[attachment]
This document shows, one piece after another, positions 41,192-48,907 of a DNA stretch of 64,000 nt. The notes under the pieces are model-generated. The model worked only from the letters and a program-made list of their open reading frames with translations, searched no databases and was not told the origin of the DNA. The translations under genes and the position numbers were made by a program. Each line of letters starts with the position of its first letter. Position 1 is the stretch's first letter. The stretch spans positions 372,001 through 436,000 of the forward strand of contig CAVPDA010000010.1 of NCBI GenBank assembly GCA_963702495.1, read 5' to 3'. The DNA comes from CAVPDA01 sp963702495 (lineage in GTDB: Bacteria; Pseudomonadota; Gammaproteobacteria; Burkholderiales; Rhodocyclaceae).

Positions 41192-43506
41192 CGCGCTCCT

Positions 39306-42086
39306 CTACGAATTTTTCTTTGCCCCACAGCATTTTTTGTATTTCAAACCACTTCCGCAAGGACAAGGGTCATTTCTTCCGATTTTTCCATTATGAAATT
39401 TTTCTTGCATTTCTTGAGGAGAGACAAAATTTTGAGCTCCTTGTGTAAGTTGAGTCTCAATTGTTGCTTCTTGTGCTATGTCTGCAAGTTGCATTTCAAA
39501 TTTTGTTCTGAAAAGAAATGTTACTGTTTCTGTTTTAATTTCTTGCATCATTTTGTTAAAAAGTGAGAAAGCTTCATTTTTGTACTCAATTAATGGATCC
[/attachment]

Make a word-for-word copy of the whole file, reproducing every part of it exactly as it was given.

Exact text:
This document shows, one piece after another, positions 41,192-48,907 of a DNA stretch of 64,000 nt. The notes under the pieces are model-generated. The model worked only from the letters and a program-made list of their open reading frames with translations, searched no databases and was not told the origin of the DNA. The translations under genes and the position numbers were made by a program. Each line of letters starts with the position of its first letter. Position 1 is the stretch's first letter. The stretch spans positions 372,001 through 436,000 of the forward strand of contig CAVPDA010000010.1 of NCBI GenBank assembly GCA_963702495.1, read 5' to 3'. The DNA comes from CAVPDA01 sp963702495 (lineage in GTDB: Bacteria; Pseudomonadota; Gammaproteobacteria; Burkholderiales; Rhodocyclaceae).

Positions 41192-43506
41192 CGCGCTCCT

Positions 39306-42086
39306 CTACGAATTTTTCTTTGCCCCACAGCATTTTTTGTATTTCAAACCACTTCCGCAAGGACAAGGGTCATTTCTTCCGATTTTTCCATTATGAAATT
39401 TTTCTTGCATTTCTTGAGGAGAGACAAAATTTTGAGCTCCTTGTGTAAGTTGAGTCTCAATTGTTGCTTCTTGTGCTATGTCTGCAAGTTGCATTTCAAA
39501 TTTTGTTCTGAAAAGAAATGTTACTGTTTCTGTTTTAATTTCTTGCATCATTTTGTTAAAAAGTGAGAAAGCTTCATTTTTGTACTCAATTAATGGATCC